Resource Tracker Overview


Resource Tracker is a service that monitors the health of instances started by Deadline in your AWS account. It monitors a heartbeat reported by each render node running Deadline Slave and terminates instances that are failing Deadline health checks, helping you avoid extra costs. Resource Tracker also monitors the health of your Spot Fleet Requests, and when greater than 35% of a Spot Fleet Request fail their health checks, it cancels that Fleet and prevents new Fleet launches. Once you have solved the underlying issue, you can then restore normal operation by following the instructions in the Notifications section below.

Examples of Failure

Here are a few example scenarios where the Resource Tracker will intervene.

Deadline Slave Can’t Communicate to the Deadline Repository

When the Deadline Slave cannot connect to the Deadline Repository, the Resource Tracker will terminate the instance. That can happen if:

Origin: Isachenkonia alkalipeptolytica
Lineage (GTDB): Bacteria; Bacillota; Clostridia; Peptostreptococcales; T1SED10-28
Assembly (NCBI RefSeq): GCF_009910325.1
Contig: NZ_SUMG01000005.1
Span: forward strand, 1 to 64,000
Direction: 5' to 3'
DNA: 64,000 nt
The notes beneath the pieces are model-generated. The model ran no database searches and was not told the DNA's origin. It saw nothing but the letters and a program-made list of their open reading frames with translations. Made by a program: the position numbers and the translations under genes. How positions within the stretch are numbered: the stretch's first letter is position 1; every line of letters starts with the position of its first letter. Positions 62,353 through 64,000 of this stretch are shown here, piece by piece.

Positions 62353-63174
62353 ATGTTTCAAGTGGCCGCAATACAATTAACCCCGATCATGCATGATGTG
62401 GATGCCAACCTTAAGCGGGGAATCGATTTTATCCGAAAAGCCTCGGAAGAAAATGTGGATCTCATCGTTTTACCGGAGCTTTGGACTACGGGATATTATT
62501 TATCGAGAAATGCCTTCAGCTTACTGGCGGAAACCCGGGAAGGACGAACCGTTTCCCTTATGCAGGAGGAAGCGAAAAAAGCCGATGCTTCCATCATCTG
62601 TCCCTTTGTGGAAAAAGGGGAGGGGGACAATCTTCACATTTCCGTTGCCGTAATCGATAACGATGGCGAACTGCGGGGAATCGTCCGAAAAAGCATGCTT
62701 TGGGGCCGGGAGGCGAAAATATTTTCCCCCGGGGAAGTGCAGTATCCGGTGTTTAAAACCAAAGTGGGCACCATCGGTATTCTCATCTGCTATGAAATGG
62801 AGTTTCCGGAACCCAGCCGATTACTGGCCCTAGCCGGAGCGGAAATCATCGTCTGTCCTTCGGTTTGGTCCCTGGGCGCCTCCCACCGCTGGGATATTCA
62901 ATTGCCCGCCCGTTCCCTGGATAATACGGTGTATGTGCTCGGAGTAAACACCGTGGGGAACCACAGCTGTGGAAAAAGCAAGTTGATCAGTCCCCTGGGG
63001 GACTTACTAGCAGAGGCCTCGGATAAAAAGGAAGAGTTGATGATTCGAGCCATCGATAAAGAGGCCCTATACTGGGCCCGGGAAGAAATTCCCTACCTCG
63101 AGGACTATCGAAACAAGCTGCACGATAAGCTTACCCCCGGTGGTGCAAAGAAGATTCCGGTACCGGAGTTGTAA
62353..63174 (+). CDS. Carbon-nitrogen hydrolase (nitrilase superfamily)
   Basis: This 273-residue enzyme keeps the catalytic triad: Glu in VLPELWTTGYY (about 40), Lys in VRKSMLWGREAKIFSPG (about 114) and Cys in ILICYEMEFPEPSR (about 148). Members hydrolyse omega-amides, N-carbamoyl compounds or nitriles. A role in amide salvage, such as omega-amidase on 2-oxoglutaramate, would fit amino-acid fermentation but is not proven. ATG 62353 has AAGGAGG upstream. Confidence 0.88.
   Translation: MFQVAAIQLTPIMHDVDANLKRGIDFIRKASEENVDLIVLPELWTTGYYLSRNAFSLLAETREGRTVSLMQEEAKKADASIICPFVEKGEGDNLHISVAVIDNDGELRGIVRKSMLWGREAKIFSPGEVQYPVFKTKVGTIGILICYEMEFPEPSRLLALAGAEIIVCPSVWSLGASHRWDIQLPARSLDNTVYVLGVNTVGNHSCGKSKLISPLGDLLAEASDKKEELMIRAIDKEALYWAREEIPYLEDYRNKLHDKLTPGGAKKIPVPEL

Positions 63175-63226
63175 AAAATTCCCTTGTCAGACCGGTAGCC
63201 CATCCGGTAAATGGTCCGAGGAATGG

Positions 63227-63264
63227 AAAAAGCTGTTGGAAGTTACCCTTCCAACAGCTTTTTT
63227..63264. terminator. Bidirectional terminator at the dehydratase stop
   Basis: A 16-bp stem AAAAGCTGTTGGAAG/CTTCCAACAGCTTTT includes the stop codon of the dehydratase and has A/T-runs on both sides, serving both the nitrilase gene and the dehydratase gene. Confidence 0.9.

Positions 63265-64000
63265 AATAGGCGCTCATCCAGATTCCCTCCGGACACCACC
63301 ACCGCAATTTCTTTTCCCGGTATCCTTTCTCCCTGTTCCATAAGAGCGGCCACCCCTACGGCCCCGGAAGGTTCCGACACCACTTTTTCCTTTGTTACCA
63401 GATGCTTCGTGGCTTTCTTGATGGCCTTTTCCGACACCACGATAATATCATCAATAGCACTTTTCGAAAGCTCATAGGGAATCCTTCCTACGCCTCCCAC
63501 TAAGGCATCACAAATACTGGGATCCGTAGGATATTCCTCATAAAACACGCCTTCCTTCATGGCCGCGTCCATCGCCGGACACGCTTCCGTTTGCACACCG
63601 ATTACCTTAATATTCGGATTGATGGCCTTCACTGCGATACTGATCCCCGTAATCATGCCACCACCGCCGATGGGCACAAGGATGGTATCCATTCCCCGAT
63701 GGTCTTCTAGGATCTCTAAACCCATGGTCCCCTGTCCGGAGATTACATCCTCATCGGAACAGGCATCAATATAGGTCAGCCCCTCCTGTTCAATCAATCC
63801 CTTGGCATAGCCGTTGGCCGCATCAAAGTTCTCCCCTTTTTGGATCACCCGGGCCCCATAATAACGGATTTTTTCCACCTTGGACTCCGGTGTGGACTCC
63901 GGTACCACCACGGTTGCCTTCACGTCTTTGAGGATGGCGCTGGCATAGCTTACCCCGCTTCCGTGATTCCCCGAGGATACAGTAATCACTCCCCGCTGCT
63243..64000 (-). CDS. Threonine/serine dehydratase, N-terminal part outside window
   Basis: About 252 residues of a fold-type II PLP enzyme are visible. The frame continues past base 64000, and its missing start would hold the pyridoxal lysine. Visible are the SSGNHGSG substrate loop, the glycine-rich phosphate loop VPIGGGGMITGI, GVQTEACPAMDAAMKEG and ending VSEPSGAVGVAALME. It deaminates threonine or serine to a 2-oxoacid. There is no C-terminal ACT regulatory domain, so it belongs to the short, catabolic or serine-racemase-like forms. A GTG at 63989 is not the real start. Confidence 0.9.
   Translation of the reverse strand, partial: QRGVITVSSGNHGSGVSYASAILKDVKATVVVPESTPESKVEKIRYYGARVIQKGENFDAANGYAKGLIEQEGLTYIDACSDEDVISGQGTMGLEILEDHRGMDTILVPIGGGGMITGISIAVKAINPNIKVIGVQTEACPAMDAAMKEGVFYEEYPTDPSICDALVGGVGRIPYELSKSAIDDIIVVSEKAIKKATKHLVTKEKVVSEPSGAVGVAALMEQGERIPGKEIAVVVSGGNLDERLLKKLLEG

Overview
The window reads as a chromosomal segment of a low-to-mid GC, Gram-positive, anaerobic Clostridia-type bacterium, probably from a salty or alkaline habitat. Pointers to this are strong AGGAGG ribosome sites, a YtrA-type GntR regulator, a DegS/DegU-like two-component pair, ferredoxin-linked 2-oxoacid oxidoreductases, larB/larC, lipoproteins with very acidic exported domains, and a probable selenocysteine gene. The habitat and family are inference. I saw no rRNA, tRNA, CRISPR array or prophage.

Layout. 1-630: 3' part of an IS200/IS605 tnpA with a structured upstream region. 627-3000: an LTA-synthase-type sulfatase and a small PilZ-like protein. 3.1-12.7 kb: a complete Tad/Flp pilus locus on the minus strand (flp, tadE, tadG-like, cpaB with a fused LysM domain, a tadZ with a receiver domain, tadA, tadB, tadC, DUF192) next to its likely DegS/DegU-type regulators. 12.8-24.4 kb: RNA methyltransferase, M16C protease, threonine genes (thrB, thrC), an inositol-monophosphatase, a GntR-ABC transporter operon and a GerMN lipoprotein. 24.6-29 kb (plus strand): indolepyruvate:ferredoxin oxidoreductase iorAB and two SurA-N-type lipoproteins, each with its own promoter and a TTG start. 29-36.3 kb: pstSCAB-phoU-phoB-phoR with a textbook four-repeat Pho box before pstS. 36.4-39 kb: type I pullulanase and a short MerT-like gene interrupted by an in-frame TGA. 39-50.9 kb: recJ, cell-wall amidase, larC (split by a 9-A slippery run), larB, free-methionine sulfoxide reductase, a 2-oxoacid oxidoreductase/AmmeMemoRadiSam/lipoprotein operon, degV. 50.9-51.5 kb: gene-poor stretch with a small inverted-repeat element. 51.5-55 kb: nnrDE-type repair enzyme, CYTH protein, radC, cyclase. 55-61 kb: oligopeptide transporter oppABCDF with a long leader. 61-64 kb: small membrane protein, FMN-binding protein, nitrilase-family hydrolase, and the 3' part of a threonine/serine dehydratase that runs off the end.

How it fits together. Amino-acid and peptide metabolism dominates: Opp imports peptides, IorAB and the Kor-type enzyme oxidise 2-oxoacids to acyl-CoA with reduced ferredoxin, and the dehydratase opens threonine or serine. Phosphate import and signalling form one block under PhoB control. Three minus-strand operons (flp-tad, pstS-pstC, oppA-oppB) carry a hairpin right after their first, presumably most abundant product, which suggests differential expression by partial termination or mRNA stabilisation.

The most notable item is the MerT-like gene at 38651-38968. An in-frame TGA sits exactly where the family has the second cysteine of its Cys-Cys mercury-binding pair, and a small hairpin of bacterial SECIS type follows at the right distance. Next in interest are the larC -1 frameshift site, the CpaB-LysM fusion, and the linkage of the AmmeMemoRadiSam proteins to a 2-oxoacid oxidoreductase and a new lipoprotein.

• The Remote Connection Server isn’t running.
  • The instance hasn’t mounted the Repository network drive correctly.
  • The instance loses its network connection.

The Deadline Repository won’t Allow Incoming Connections

Situations can arise where the Deadline Repository won’t accept incoming connections to it. In that case, the instances won’t be able to connect to the repository and will be terminated. That can happen if:

  • The Repository loses network or internet connection (ex. power outage).
  • The Repository or Remote Connection Server machine shuts down.
  • AWS Portal Link is not running.

The Deadline Slave is Not Reporting its Health

When the Deadline Slave is not reporting its health information to the Resource Tracker, the instance will be terminated. That can happen if:

  • The instance doesn’t have the Deadline Slave installed.
  • The Deadline Slave crashes.
  • The Deadline Slave is older than version 10.0.27.

Starting the Resource Tracker

A Resource Tracker service is automatically started the first time you create an AWS Resource with a compatible version of the AWS Portal or the Spot Event Plugin. If you’re working in multiple AWS regions, one Resource Tracker will be created for each region.

For AWS Portal, the Resource Tracker will be launched prior to you creating a new infrastructure. If you already have a compatible infrastructure, the Resource Tracker will be launched when you create a new Spot Fleet Request.

The Spot Event Plugin will launch the Resource Tracker on House Cleaning.